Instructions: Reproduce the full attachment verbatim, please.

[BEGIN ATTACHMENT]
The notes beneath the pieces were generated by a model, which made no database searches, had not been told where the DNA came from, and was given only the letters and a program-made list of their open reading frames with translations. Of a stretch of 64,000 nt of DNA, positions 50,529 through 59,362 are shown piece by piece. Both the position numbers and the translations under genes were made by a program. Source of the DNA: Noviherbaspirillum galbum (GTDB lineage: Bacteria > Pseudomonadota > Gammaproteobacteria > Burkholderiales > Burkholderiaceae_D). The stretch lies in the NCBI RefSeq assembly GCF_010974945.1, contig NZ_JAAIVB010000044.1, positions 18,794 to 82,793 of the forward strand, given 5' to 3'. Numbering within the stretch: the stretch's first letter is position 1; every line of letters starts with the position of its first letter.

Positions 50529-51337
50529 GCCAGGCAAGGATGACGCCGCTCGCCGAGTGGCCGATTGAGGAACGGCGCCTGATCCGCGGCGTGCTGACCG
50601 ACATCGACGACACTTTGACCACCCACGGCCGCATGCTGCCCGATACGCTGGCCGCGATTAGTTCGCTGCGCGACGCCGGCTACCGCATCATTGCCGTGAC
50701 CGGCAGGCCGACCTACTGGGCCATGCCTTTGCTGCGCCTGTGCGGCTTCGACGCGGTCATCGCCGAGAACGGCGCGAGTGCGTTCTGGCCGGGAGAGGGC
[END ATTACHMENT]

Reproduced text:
The notes beneath the pieces were generated by a model, which made no database searches, had not been told where the DNA came from, and was given only the letters and a program-made list of their open reading frames with translations. Of a stretch of 64,000 nt of DNA, positions 50,529 through 59,362 are shown piece by piece. Both the position numbers and the translations under genes were made by a program. Source of the DNA: Noviherbaspirillum galbum (GTDB lineage: Bacteria > Pseudomonadota > Gammaproteobacteria > Burkholderiales > Burkholderiaceae_D). The stretch lies in the NCBI RefSeq assembly GCF_010974945.1, contig NZ_JAAIVB010000044.1, positions 18,794 to 82,793 of the forward strand, given 5' to 3'. Numbering within the stretch: the stretch's first letter is position 1; every line of letters starts with the position of its first letter.

Positions 50529-51337
50529 GCCAGGCAAGGATGACGCCGCTCGCCGAGTGGCCGATTGAGGAACGGCGCCTGATCCGCGGCGTGCTGACCG
50601 ACATCGACGACACTTTGACCACCCACGGCCGCATGCTGCCCGATACGCTGGCCGCGATTAGTTCGCTGCGCGACGCCGGCTACCGCATCATTGCCGTGAC
50701 CGGCAGGCCGACCTACTGGGCCATGCCTTTGCTGCGCCTGTGCGGCTTCGACGCGGTCATCGCCGAGAACGGCGCGAGTGCGTTCTGGCCGGGAGAGGGC